What Comes Now
What does this victory mean? First of all, I think it deals the terrorists a harsh blow. Up until yesterday terrorists thought they could see a light at the end of the tunnel. That light is now the oncoming train of the impacable foe of terrorism, George W. Bush. I think this hurts recruitment more than folks may realize just yet.
Bush's election also caused a lot of consternation overseas, which is wonderful. I don't think it's quite sunk in yet just how huge a gamble several foreign leaders took by opposing Bush either through obstruction or noncooperation. Because of the predictable nature of our elections, some of them may have taken the risk that they could work against Bush and not get punished for it should he lose this election. Well, he won, he's here for four years, and the gamble has failed.
What this means, I think, is that Bush will set the terms in a way many don't expect. Michael Hirsh has an article for Newsweek thinks that Bush will moderate his tone internationally. I agree...but not for the same smarmy, condescending reasons Hirsh offers. Hirsh sprinkles his article with "Bush must do this" and "Bush has to do that", which is kind of amusing since this is some journalists telling the leader of the free world what he must and must not do.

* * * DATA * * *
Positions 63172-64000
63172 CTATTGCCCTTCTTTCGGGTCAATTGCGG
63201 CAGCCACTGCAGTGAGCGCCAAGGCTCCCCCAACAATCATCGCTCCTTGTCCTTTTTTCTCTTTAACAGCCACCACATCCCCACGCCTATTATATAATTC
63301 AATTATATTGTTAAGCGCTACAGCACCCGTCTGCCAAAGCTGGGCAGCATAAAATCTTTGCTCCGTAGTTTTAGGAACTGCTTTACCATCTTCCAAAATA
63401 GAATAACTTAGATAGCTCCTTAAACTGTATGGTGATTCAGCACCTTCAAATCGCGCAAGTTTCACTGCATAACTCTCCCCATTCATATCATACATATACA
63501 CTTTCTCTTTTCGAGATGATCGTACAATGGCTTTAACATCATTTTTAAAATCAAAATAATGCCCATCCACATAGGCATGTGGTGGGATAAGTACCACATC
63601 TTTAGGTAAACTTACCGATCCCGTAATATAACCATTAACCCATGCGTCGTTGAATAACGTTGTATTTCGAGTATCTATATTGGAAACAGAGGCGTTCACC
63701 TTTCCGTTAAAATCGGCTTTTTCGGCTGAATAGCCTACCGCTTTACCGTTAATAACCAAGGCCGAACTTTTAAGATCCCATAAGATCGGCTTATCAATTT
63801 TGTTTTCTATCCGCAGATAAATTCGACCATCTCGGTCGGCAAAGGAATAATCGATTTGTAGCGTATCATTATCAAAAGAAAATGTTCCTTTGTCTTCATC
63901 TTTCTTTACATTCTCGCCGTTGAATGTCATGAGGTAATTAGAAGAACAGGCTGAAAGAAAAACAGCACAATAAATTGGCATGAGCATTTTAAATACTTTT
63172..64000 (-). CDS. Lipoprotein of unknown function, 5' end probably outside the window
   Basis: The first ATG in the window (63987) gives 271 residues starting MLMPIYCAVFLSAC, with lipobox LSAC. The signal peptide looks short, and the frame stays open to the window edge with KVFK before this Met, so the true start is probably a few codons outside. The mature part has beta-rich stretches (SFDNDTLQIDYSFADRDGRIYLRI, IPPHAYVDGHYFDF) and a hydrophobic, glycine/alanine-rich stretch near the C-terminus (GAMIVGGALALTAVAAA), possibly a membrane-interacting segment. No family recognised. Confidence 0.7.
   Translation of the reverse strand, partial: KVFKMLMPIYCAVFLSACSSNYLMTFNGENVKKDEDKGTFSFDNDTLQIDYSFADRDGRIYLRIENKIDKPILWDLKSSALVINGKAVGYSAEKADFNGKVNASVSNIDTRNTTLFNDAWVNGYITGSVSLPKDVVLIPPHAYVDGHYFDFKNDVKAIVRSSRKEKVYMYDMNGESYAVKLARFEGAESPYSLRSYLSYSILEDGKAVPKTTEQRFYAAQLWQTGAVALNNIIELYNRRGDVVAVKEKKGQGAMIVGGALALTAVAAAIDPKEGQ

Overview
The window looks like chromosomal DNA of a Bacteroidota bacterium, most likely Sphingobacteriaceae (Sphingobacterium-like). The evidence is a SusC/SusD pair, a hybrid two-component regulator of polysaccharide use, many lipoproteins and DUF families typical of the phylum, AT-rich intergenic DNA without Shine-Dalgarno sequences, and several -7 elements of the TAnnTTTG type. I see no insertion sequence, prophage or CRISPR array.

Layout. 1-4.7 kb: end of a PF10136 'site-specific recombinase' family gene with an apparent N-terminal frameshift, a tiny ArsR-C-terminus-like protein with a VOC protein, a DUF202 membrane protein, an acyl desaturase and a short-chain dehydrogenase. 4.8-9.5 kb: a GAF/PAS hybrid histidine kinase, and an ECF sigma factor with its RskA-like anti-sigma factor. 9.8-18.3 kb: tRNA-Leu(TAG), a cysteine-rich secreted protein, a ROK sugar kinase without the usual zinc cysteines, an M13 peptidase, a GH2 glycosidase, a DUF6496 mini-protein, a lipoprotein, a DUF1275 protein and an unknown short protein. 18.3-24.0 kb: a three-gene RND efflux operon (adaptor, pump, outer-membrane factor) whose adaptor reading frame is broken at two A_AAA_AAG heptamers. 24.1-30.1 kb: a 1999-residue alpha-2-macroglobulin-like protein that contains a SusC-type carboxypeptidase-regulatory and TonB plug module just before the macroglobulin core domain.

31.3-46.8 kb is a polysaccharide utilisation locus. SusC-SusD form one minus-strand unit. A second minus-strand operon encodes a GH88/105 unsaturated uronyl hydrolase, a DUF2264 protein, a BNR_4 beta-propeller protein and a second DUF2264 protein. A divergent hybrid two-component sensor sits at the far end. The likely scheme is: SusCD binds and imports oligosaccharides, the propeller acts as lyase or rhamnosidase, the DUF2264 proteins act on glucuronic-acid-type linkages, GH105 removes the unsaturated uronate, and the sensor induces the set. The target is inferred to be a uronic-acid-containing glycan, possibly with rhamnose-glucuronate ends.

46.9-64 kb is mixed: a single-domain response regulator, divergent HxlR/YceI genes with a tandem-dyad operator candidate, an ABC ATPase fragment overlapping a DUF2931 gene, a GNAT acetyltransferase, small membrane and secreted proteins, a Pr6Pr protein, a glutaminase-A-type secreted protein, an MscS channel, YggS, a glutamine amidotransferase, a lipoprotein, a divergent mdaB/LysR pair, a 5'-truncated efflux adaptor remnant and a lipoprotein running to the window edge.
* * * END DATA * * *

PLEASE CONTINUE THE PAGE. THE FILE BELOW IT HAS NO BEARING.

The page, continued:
I think Bush will moderate his tone not because he is forced to by the demands of foreign leaders but because he knows he has more time. To my mind, Bush has pressed as hard as he has because he thought this policy was necessary for the continued safety of America, and he didn't know if he would be around to finish the job. He couldn't afford to play the stalling games international dithering is so famous for; he had to create a situation that would demand a particular response whether he was the president or someone else was.
In other words, I think the President tried to chart a six-year course that he himself was guaranteed to steer only two years. Now that he has been reelected, though, I think he has the option to pursue a more relaxed approach. He can afford to be more lenient to international demands (if he chooses) because the extra term lets him cement the course of action so that it becomes settled bipartisan policy (as Jay Bryant suggested in that article I linked a couple of posts down.)
It would not surprise me that once again his critics have misunderestimated Bush, thinking his approach was a stylistic or character flaw instead of the necessities of sacrificing temporary international appeal for the long-term future security of his country. Remember, his closest friends keep telling us that Bush uses his intelligence to hide his intelligence. I think this is another case of that.